Second, on November 20, 2020, the SKM itself was formed, when the All India Kisan Sangharsh Coordination Committee (AIKSCC), Rashtriya Kisan Mahasangh and various factions of Bharatiya Kisan Union came together. A meeting in Chandigarh in connection with the ‘Delhi Chalo’ march on November 26 saw farmers resolve to march together.
In a circumstance where one side controls institutions like the media, police and other organs of the state, the success of a movement rests on developing creative means of breaking through the government’s control over institutions.
Why do some protest movements succeed while others fail?
There are three major elements that determine the success of a protest. The foremost amongst these is the ability of a movement to establish narrative dominance and get its message across. Next is understanding who the opposing forces are and developing the resources to counter them. The tactics of protest against a corporate entity look very different from those required to mount a successful protest against the government, an entity with unlimited resources at its disposal. And lastly, any movement must grow its support base beyond its core supporters if it is to succeed.
In theory, the validity of the grievance plays a major role in determining if a movement can gain traction. But in a circumstance where one side controls institutions like the media, police and other organs of the state, the success of a movement rests on developing creative means of breaking through the government’s control over institutions – or sidestepping it.
The farmers’ protest is an apt illustration of how this can be done.
The farmers quite nicely did understand the fake nature of the claims sought to be made for the laws, which is why their mobilisation remained unbreached by the various shenanigans resorted to by the establishment.
It can be said with confidence that the year-long peaceful satyagraha by India’s farmers has made a watershed contribution to returning democracy to the beleaguered republic.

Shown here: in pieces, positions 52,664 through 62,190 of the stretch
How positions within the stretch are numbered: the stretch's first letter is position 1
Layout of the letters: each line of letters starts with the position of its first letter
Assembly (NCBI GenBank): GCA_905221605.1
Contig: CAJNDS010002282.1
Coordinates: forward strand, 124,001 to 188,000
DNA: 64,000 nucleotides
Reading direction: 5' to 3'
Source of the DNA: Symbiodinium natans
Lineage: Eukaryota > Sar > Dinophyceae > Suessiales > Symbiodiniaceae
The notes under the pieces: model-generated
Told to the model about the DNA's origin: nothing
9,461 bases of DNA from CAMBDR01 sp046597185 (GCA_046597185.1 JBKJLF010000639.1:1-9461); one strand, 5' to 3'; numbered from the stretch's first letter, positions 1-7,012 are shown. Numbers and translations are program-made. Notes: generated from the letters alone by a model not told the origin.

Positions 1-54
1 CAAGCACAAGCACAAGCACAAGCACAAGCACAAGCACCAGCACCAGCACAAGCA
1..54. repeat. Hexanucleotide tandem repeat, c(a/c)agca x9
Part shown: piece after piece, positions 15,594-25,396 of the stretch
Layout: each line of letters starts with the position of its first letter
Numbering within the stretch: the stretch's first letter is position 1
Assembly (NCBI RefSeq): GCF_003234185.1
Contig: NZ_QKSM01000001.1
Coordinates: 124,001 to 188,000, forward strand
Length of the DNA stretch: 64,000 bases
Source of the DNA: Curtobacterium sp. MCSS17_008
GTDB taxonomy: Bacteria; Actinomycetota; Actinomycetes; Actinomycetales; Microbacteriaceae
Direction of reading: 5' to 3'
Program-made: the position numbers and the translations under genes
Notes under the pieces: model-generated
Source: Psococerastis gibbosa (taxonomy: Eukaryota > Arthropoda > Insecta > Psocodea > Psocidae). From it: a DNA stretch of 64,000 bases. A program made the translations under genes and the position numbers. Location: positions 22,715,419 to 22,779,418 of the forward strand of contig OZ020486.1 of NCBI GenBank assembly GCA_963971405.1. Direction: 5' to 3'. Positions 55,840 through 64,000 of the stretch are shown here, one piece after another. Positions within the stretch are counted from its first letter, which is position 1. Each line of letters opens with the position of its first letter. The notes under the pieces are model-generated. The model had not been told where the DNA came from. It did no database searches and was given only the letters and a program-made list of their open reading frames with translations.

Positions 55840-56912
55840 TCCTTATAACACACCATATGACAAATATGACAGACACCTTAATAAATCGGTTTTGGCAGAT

This historic movement has been marked by some exemplary features:
Foremost, the protesting farmers have evinced, to the last man and woman, in fact even child, a comprehensive and sophisticated grasp of the ideological import of the three farm laws (now happily set to be repealed).
No disingenuous diversion or fake interpretation managed to shake down that clarity.
On November 19, nearly a year after the farmers’ protest began, Narendra Modi announced his government’s decision to repeal the three farm laws. As I watched the prime minister on TV, my mind went back to the scores of visits I have made to Delhi’s borders to document the stories of the farmers on protest, and as I did, one memory stood out above the rest. The memory of a winter’s night at Tikri border.
I still recall the trepidation I felt as I called Jasbir Kaur Natt to ask if I could stay over at the ‘Trolley Times’ tent. Jasbir Kaur (or Beeji as she is called) is a senior leader with the Punjab Kisan Union and has been helping to manage the Tirki protest site for a year now. She told me I was most welcome.
Jalandhar: The repeal of the three controversial farm laws scripted a new chapter in the history of India’s farmer movements. While farmers’ union leaders, under the banner of Samyukt Kisan Morcha (SKM) became the face of the movement, there were many others who worked tirelessly behind the scenes to make the struggle a success.
The Wire traced the faces behind the year-long farmers’ agitation, which is set to complete its first anniversary on November 26, for which big rallies and celebrations are planned at Singhu and Tikri.